• Is seeking to reduce symptoms and harms while we wait for better treatments the best we can do? If so, do we communicate this to patients?
  • Do combinations of treatments move us closer to, or increase the likelihood

Do we blame the provider?

  • Are they providing treatment in an adequate dose and intensity?
  • Was the treatment of adequate duration?
  • Was the treatment of adequate quality?
  • Is the provider attending to extra-therapeutic factors that are likely to influence outcomes?
  • While some providers are sure to be poor caregivers, others may be under-resourced.

Do we blame the context?

Do we blame the environments that patients are coming from? Where applicable, do we blame criminal justice policy, homelessness, employment opportunities, anomie, health care policy, social determinants of health, etc.?

Of course, all of these things influence what we’re able to do for patients and the outcomes we achieve together. And, of course, many of these needs fall outside the narrow purview of “addiction treatment.”

We can say, “that’s not my system’s/agency’s job” and complain about other systems’ failures to meet or clients’ needs. We can confine our efforts to reimbursable services. That’s a pretty easy position to defend.

While that is an easy position to defend, it indicates the absence of a mission-based commitment to recovery and our patients.

Anecdotally, it appears to be the smaller, community-based programs that develop housing programs (before any funders would considering reimbursement for these services), employment programs, maintain pantries, and provide meaningful linkages with indigenous sources of recovery support.

I routinely encounter patients from corporate providers who received a time-limited, often high-intensity, dose of treatment followed by inadequate continuing care. The continuing care is often a passive referral to an unaffiliated low-intensity outpatient program near their home. (In the worst cases, corporate programs will complain about smaller, community-based programs that do not adapt their services to accommodate the needs of poorly served corporate patients.)

When I’ve reached out on behalf of patients, the help available to them is entirely contingent on funding.


Negative consequences?

If there are negative consequences to receiving a diagnosis of addiction, it’s worth asking whether it’s the diagnosis itself of something else.

Maybe we don’t need to nuance the language for our patients. Maybe we need to do better for our patients.

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Person-first or identity-first?

This article was shared by a friend today.

Several previous posts have spoken to recent attention to language in recovery advocacy. (See here and here.)

I think may have pointed to LGBT+ communities’ use of words like “queer” when questioning whether we should change our own language to reduce the stigma that others harbor toward us.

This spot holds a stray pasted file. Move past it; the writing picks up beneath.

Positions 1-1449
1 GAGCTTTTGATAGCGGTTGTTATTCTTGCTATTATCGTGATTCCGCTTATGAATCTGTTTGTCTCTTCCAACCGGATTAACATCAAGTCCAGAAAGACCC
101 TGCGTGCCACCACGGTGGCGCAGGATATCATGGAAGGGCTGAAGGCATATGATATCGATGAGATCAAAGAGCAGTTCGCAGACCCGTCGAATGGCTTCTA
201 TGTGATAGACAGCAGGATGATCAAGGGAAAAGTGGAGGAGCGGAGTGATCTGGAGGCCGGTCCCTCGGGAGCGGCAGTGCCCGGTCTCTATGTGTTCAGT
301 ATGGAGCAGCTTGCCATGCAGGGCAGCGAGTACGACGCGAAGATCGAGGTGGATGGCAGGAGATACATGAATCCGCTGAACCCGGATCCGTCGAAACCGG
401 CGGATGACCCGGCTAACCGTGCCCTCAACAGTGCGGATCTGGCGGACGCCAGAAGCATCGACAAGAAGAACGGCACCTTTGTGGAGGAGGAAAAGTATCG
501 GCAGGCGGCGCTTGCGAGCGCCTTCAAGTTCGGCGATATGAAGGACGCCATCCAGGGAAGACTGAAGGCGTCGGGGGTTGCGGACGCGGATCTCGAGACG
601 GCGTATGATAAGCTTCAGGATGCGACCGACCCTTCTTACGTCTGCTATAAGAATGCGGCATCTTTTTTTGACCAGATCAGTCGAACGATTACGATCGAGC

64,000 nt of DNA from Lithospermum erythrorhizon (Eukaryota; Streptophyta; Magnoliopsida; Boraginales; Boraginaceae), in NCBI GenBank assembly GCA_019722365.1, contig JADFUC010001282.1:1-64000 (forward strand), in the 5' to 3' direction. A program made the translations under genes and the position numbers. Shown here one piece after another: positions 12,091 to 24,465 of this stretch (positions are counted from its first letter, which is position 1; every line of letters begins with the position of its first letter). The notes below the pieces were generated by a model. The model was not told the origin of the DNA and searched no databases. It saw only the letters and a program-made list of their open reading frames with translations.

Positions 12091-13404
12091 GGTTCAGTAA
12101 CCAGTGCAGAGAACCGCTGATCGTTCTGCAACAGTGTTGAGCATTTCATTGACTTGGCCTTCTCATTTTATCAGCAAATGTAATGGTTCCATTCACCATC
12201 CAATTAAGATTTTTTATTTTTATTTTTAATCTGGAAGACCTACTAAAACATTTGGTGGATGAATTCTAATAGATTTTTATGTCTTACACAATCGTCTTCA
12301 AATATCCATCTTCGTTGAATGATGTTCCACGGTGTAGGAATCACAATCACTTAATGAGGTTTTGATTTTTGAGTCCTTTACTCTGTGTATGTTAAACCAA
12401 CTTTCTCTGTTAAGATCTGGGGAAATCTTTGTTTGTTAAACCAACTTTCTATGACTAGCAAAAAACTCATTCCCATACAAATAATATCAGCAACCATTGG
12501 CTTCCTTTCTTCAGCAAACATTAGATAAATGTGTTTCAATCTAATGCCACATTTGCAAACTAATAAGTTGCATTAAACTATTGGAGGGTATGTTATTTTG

It appears other groups are wrestling with the same questions.

You may have been taught not to use the word “disabled.” In fact, you may have been taught to use “person-first” language in which you identify the person before their disability (i.e., person with autism, person who uses a wheelchair, individual with cerebral palsy). There is a shift happening towards “identity-first” language in which we claim our disability and center in the terms that we use (i.e, disabled, Deaf, autistic).

Why this shift?

Using identity-first language makes disability a marker of pride. It’s a little bit “in your face,” but that’s the point. Person-first language potentially diminishes a person’s disability identity by adding it on last. Activists from the disabled community have been pushing for identity-first language, some with a social media campaign called #SayTheWord (the word they want you to say is “disabled”).

And, there’s more . . .

. . . shying away from the actual word “disability” is a form of cultural erasure, because it suggests that people with disabilities shouldn’t identify with their disability or form community with others who have shared experiences. Instead, if the larger population embraces the word disability, it sends a message of acceptance and acknowledgement of disability as identity. A disability is something that shapes our lives, and it’s something to be proud of, not ashamed of.

Personally, I think she puts the emphasis in the right place. It’s the culture that needs to change, not the words. (And, even if we’re successful at changing the words we use, the culture will eventually change the meaning of those words.)

However, her message is not a rant against person-first. In fact, she says both should be accepted.